14 August 2012 The United Nations campaign highlighting the work of the world’s humanitarian workers has reached 100 million people through social media so far, the world body announced today, describing it as its “first milestone” that gets it closer to the one billion mark, which it aims to reach by World Humanitarian Day on 19 August.
The campaign, ‘I Was Here,’ allows transmission of messages of support from people who have registered online across the world pledging humanitarian action, however big or small. Members of the public can then share their individual acts of good through the interactive website www.whd-iwashere.org.
Organized by the UN Office for the Coordination of Humanitarian Affairs (OCHA), the campaign has gained momentum in the past few days following the video recording – in front of more than 1,200 fans, celebrities, humanitarian workers and dignitaries – on Friday night, at the General Assembly Hall at UN Headquarters in New York, of US performing artist Beyoncé singing the song “I Was Here.’
The video of the song, which Beyoncé and songwriter Diane Warren donated to the campaign, will premiere globally on 19 August, with displays on big screens in the cities of Dubai, Geneva, Addis Ababa, as well as in New York City’s Times Square, among other locales.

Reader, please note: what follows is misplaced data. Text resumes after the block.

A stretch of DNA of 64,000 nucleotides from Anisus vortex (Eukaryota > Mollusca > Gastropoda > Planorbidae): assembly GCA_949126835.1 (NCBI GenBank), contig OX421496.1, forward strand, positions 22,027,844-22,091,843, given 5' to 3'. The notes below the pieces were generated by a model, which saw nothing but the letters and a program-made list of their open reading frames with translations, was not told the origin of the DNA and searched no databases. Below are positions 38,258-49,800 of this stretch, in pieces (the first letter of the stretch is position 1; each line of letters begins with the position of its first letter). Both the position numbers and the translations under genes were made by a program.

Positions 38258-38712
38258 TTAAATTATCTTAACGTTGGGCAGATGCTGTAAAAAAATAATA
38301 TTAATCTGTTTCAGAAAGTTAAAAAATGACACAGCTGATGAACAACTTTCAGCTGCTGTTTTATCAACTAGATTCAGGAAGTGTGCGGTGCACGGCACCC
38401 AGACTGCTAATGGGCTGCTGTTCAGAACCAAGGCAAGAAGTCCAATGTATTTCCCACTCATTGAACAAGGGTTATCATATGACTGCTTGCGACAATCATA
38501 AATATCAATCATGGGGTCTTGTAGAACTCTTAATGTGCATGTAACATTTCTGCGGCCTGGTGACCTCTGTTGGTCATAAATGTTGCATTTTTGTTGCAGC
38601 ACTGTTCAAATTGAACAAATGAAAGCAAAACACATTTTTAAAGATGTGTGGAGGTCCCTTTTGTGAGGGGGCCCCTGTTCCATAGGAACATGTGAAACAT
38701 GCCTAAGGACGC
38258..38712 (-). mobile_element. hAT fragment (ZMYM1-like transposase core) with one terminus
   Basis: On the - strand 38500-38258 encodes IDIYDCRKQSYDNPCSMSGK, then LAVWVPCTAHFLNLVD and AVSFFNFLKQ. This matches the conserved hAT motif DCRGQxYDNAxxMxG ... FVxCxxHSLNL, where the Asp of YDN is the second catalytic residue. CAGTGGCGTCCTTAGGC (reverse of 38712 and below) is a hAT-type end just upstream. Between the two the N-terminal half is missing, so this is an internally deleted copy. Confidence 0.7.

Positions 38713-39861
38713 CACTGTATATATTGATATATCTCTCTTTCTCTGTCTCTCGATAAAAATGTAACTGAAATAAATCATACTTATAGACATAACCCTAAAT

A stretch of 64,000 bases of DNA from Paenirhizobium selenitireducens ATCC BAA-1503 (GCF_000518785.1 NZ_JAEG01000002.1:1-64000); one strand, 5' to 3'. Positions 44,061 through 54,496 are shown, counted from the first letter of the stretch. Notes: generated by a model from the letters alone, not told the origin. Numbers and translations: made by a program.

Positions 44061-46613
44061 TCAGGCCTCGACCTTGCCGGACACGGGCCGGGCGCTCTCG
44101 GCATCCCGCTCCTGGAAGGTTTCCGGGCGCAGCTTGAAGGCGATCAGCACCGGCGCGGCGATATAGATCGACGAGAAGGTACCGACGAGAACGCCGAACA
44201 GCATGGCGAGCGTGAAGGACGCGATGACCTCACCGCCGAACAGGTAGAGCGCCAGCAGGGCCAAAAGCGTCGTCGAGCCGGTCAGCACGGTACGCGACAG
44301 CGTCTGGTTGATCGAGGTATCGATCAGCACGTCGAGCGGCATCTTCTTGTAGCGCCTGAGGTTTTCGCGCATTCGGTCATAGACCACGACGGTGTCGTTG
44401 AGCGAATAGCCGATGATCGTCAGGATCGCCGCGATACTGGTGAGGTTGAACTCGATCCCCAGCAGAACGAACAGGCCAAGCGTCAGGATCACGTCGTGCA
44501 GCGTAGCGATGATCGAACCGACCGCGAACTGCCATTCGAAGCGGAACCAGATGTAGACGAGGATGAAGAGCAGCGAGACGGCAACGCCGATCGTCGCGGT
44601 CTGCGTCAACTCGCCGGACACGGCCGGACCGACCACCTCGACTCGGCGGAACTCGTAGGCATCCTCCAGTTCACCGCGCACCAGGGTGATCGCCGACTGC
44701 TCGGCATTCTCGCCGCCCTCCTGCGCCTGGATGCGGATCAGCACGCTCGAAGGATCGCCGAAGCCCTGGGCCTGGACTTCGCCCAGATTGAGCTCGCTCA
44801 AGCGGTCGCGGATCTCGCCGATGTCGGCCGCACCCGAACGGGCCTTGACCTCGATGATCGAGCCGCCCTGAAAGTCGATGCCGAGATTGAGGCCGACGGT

“Everyone can be a humanitarian. All it takes is one act to help someone else,” the UN Under-Secretary-General for Humanitarian Affairs, Valerie Amos, said during the Friday night event, which was hosted by television journalist Anderson Cooper. “That’s the spirit of people helping people.”
During the event, Mr. Cooper interviewing former child soldier Ishmael Beah, who fought in Sierra Leone’s civil war; Pernille Ironside, a UN Children’s Fund (UNICEF) child protection officer; New York photographer Erin Dinan, whose non-profit organization One Sandwich at a Time feeds people living on the streets; and Laurent Vieira de Mello, whose father – a senior UN official, Sergio Vieira de Mello – died along with 21 other humanitarians in an attack in Iraq.
The General Assembly proclaimed 19 August as World Humanitarian Day in 2008 to commemorate that attack, which took place at the UN’s offices in Baghdad’s Canal Hotel in 2003. In addition to killing 22 people, another150 people were injured.
The Day aims to honour those who have lost their lives in humanitarian service and those who continue to bring assistance and relief to millions, in addition to drawing attention to humanitarian needs worldwide and the importance of international cooperation in meeting those needs.
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